Doug Dunham

Professor of Computer Science
Department of Computer Science, University of Minnesota Duluth
Duluth, Minnesota, USA

The goal of my art is to create aesthetically pleasing repeating hyperbolic patterns. One way to do this is to place patterns on (connected) triply periodic polyhedra in Euclidean 3-space. These polyhedra can be considered to be hyperbolic since the sum of the angles around each vertex is greater than 360 degrees. The first polyhedron below is decorated with a fractal circle pattern. The second and third polyhedra are decorated with motifs insprired by M.C. Eshcer. There is a two-step connection between these latter two polyhedra and hyperbolic plane patterns: (1) they approximate triply periodic minimal surfaces, and (2) those surfaces have the hyperbolic plane as their universal covering surface.

The {3,12} Polyhedron Decorated with a Fractal Circle Pattern
50 x 30 x 30 cm
Printed Cardboard

This polyhedron is constructed by placing regular octahedra on all the faces of another such octahedron, so there will be 12 equilateral triangles about each vertex. Each of the triangular faces has been 90% filled by a fractal pattern of circles provided by John Shier. The polyhedron consists of red and blue "diamond lattice" polyhedra and purple octahedra that connect the red and blue polyhedra. Each of the red and blue polyhedra consists of octahedral "hubs" connected by octahedral "struts", each hub having 4 struts projecting from alternate faces. The red and blue polyhedra are in dual position with respect to each other - they form interlocking cages. Each purple connector has a red and a blue octahedron on opposite faces.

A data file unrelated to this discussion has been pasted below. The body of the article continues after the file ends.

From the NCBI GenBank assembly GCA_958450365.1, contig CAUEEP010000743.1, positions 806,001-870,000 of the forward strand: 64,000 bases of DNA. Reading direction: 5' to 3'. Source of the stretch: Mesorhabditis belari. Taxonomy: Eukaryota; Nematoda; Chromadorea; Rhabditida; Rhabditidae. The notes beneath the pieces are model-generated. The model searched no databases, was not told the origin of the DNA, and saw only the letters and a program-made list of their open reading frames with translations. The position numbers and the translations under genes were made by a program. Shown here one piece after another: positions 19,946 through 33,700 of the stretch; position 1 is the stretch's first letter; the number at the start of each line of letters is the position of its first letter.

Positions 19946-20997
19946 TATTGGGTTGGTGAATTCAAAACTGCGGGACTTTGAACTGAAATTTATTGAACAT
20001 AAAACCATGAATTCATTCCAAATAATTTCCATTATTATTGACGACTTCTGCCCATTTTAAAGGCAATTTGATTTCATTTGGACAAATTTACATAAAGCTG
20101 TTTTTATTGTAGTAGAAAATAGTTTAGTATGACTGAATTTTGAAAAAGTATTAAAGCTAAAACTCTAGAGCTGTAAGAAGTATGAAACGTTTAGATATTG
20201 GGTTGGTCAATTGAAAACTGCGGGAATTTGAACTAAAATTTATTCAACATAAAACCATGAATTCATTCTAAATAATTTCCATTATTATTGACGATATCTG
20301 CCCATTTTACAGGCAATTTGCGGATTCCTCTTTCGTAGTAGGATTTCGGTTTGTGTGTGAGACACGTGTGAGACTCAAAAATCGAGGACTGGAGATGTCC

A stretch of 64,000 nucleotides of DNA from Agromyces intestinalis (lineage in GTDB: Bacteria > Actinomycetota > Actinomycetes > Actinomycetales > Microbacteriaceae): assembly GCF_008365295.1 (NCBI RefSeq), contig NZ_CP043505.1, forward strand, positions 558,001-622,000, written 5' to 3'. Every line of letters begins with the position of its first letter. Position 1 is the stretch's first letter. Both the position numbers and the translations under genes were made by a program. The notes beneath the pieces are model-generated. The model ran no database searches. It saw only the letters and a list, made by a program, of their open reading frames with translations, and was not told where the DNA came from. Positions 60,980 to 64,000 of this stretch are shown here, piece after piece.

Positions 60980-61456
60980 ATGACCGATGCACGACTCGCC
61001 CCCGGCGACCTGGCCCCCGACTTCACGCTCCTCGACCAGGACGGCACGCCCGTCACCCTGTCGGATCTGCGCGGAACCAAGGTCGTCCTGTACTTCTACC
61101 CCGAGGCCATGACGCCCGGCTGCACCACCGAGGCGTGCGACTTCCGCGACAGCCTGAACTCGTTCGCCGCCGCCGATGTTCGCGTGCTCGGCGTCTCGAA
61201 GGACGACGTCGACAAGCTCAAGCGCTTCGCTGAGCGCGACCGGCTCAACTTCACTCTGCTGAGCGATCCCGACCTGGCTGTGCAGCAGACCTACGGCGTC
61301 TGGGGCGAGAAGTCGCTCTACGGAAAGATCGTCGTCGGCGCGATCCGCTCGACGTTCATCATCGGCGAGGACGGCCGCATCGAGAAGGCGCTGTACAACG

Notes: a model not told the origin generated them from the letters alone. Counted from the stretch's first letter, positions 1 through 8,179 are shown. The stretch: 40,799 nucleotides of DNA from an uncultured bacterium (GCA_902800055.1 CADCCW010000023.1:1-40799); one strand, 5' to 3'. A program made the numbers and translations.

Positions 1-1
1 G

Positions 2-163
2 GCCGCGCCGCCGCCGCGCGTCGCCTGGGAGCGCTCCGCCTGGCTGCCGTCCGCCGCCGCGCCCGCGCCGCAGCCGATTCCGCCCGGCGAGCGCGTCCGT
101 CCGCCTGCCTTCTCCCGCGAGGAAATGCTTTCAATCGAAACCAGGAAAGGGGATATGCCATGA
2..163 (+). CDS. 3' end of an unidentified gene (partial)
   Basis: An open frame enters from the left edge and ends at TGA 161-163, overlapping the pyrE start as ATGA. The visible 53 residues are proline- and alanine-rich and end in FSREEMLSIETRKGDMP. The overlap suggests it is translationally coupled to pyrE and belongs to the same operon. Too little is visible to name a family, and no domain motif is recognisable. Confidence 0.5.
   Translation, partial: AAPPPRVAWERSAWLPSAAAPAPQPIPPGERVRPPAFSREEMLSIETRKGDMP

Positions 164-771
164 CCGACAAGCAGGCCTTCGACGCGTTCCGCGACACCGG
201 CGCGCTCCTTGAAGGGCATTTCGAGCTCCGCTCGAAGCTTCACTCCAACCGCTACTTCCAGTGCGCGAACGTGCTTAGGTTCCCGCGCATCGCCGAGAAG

Angels and Devils on a {4,5} Polyhedron
35 x 35 x 35 cm
Printed Cardboard

The Dutch artist M.C. Escher created "Angels and Devils" patterns in the Euclidean plane, on the sphere, and in the hyperbolic plane ("Circle Limit IV"). These patterns were based respectively on the {4,4} (square) plane tessellation, on the {4,3} ("cubic") spherical tessellation, and on the {6,4} hyperbolic tessellation. So Escher didn't use the {4,5} tessellation. The {4,5} polyhedron above fills this gap. It is composed of modules consisting of 10 squares: two opposite faces of a cube and 4 equilateral triangular prisms each with a lateral side on one of the 4 remaining faces of the cube. It has the same topology of Schoen's IWP triply periodic minimal surface. It also exhibits 3-color symmetry.

Butterflies on a {3,8} Polyhedron
37 x 37 x 37 cm
Printed Cardboard

Unlike regular plane or spherical tessellations, the number of polygon sides and the number meeting at each vertex do not determine a triply periodic polyhedron. This polyhedron has the same Schlafli symbol {3,8} as the "diamond lattice" polyhedron described in the first figure above, but it is a different polyhedron. It consists of snub cubes of alternating chirality positioned in a cubic lattice connected by their (non-existing) square faces. Thus a "left" snub cube is attached to a neighborinig "right" snub cube by a common square. Each of the triangles is filled with butterflies of 3 colors, red, blue, and yellow. This pattern was inspired by M.C. Escher's Regular Division Drawing # 70. It has 3-color symmetry.